The forecast advised that there was a continued threat of thunderstorms. It was humid but it didn’t ‘feel’ stormy – though around 2.30pm I could hear the beginning of faint rumblings in the distance.
I left for work on my scooter at 3pm, carefully watching the sky for any developments all of which seemed to be in the distance. After stopping for petrol in Leytonstone High Road huge drops of rain began splattering the pavement. They were few and far between, however, and the sun defiantly continued to shine. After riding past Stratford I suddenly became aware that the buildings in the distance, past Bow flyover, were gradually beginning to disappear. I pulled in to a turning where Gala Bingo is situated. An electronic noticeboard enquired: “Do you feel lucky?” Not today I thought and retrieved my overtrousers that live under the seat, hastily pulling them on as I watched the impending storm begin to close in.
I continued on and was soon enveloped in the full force of another thunderstorm. Marble-sized hail clattered off my crash helmet while dangerous gusts, caused by wind funneling through the new high rise flats by the Olympic Park, did their best to push me off. Just as I crossed the canal a sheet of rain engulfed me and the drivers to my right. The road in front suddenly turned into a shallow river. I usually ride over the flyover – not today with the torrent of water cascading off the sides.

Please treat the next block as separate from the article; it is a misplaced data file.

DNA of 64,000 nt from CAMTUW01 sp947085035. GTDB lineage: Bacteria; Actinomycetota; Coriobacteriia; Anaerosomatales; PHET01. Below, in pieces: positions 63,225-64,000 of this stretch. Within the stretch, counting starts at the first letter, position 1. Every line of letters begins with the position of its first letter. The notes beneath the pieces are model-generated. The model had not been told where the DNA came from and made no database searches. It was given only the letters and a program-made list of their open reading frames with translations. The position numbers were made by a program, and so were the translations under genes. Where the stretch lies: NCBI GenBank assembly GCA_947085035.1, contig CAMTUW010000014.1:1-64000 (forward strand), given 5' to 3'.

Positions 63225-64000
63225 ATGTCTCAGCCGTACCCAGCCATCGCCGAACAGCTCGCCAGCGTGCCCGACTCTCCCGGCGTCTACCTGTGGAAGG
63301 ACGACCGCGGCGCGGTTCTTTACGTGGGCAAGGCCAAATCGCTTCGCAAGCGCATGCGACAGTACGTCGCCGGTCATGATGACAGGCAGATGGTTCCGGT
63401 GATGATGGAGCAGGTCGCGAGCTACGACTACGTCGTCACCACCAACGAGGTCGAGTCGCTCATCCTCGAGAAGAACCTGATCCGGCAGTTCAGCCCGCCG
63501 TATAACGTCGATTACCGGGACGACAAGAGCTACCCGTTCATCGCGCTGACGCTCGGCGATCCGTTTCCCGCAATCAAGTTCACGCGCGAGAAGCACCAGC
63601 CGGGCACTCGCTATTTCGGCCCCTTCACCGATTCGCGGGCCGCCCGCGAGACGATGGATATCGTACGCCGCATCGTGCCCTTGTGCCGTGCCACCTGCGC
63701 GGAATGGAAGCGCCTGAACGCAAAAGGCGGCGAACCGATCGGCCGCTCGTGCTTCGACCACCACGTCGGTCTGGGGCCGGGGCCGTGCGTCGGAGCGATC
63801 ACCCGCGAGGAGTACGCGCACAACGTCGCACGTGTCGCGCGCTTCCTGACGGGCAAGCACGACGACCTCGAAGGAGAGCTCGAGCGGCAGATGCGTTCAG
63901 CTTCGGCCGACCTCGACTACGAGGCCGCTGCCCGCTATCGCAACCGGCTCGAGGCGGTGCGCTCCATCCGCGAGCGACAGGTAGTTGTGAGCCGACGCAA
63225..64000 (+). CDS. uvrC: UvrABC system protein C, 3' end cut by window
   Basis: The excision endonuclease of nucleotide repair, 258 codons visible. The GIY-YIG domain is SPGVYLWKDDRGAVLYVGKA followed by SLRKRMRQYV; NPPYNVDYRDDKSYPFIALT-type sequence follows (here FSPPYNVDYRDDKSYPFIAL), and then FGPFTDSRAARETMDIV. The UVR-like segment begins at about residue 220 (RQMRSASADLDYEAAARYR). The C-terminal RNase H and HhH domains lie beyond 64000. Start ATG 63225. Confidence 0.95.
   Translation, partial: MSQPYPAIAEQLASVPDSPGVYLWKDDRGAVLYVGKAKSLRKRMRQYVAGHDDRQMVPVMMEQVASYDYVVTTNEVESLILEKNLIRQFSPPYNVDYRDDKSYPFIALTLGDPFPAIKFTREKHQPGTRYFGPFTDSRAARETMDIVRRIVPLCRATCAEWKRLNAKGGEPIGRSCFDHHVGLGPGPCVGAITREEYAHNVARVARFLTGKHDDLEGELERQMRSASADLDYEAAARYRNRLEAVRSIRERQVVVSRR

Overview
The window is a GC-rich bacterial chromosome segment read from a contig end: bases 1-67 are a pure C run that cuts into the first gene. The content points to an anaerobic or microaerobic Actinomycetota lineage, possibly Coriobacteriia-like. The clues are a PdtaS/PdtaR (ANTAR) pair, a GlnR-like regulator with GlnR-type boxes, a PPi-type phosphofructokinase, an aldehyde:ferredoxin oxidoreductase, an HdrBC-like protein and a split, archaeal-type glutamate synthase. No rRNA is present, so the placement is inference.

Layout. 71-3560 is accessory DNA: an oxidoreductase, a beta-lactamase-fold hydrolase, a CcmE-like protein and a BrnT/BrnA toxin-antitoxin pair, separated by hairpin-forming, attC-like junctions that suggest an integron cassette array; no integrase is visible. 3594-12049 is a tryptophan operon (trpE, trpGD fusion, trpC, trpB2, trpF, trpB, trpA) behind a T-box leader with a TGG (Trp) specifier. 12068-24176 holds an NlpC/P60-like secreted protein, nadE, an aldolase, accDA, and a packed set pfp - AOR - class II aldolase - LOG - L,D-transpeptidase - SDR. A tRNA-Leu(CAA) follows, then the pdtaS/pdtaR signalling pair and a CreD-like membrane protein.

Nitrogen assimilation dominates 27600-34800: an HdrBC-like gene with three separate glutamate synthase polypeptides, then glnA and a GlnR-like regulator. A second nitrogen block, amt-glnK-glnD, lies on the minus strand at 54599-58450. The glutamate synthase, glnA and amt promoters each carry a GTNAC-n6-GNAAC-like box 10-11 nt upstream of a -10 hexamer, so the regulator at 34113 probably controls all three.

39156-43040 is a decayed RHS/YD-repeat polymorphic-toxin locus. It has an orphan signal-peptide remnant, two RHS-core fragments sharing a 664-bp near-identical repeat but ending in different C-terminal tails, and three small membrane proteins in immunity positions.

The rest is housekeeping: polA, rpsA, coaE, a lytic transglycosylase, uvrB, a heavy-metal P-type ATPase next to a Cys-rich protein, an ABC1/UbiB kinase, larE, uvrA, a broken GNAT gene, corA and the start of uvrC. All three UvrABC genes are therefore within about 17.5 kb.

By the time I reached Mile End the rain had almost stopped. The City looked fairly dry and on reaching London Bridge the roads were completely dry. The Friday crowds were out in force in Borough Market, enjoying the sunshine and seemingly oblivious to the chaos unfolding just a few miles away in East London. Within 10 minutes of walking into my office Alex Salmond announced his resignation. Another storm: another momentous event! It was another of those coincidental storms that, in my mind, seem to mark momentous events such as the Royal birth last July
I checked the stats of the storm back in Wanstead: 24.5mm fell with a peak rate of 76.5mm/hr at 15.47. The storm ended a run of 16 dry days bringing the total for the month up to 33mm – the 24hr total was 30.5mm. The explosive convection of this storm can be seen here. The associated hail and rain brought much flooding to Hackney, Hackney Wick and Leytonstone. This storm seemed to be the result of a convergence line over London between light southerlies to the south and easterlies to the north – the heavy rain was very localised.
At the beginning of May I had a look at the March and April stats to try to decipher what the coming summer would be like. The results still suggest that summer will be a mixed bag weather-wise with only brief hot spells interspersed with humid thundery breakdowns and cool, cloudy and showery regimes.
The third warmest March-April period since 1799 possibly prompted some weather ‘experts’ to claim that we’re heading for a hot summer. But converse to what the Daily Express told us in April I cannot see any signs of a ‘hottest summer ever’. And it should be remembered that this rag also warned us that the past winter would see ‘100 days of snow’. In the event I think 100 days of rain was probably more true, and I would like to point out at this juncture that my own winter forecast was hopelessly out, along with many others.
To reach my conclusion on this summer I have used pattern matching of meteorological data for March, April and May stretching back to 1799. The mild and dry weather of March and April has been tempered by the wet May. The mean for the spring season was 11.7C with 116.4mm of rain and 473 hours of sunshine. If you take into account all years that were within +/- 10 per cent of these figures you get the following table.